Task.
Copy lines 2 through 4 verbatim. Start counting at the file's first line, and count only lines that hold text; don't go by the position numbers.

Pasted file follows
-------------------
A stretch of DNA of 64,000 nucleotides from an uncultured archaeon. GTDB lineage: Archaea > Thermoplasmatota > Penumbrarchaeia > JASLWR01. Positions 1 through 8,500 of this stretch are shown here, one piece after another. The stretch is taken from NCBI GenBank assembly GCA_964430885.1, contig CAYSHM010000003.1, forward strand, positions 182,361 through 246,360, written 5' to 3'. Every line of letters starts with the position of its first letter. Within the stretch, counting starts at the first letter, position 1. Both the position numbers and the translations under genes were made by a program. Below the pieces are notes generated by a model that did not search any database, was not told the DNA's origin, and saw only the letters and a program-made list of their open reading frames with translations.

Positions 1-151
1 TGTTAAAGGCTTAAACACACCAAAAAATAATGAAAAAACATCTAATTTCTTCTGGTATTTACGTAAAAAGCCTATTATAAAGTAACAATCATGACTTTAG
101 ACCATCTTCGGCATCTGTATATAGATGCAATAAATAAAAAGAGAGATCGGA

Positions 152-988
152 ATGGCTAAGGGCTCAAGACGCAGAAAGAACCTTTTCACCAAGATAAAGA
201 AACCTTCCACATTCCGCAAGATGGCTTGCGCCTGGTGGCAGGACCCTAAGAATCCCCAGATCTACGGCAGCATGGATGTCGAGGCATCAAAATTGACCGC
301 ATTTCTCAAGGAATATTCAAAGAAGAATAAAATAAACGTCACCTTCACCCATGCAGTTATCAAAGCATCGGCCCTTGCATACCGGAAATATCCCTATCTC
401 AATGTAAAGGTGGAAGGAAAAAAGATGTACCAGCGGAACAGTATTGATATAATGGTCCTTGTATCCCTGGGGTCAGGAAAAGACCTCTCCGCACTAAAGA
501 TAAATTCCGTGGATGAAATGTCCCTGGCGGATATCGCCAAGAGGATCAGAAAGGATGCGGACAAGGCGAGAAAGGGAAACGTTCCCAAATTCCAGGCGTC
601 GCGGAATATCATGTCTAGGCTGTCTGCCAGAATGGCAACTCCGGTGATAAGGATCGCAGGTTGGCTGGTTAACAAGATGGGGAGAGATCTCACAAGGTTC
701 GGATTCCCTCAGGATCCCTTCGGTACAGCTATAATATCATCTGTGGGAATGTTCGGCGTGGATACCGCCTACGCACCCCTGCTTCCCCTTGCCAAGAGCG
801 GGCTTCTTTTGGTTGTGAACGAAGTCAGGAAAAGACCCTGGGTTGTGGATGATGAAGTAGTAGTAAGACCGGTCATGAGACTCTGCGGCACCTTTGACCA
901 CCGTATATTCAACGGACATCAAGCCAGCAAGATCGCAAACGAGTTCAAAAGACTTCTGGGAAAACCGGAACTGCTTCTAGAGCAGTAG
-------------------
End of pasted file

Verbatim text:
Positions 1-151
1 TGTTAAAGGCTTAAACACACCAAAAAATAATGAAAAAACATCTAATTTCTTCTGGTATTTACGTAAAAAGCCTATTATAAAGTAACAATCATGACTTTAG
101 ACCATCTTCGGCATCTGTATATAGATGCAATAAATAAAAAGAGAGATCGGA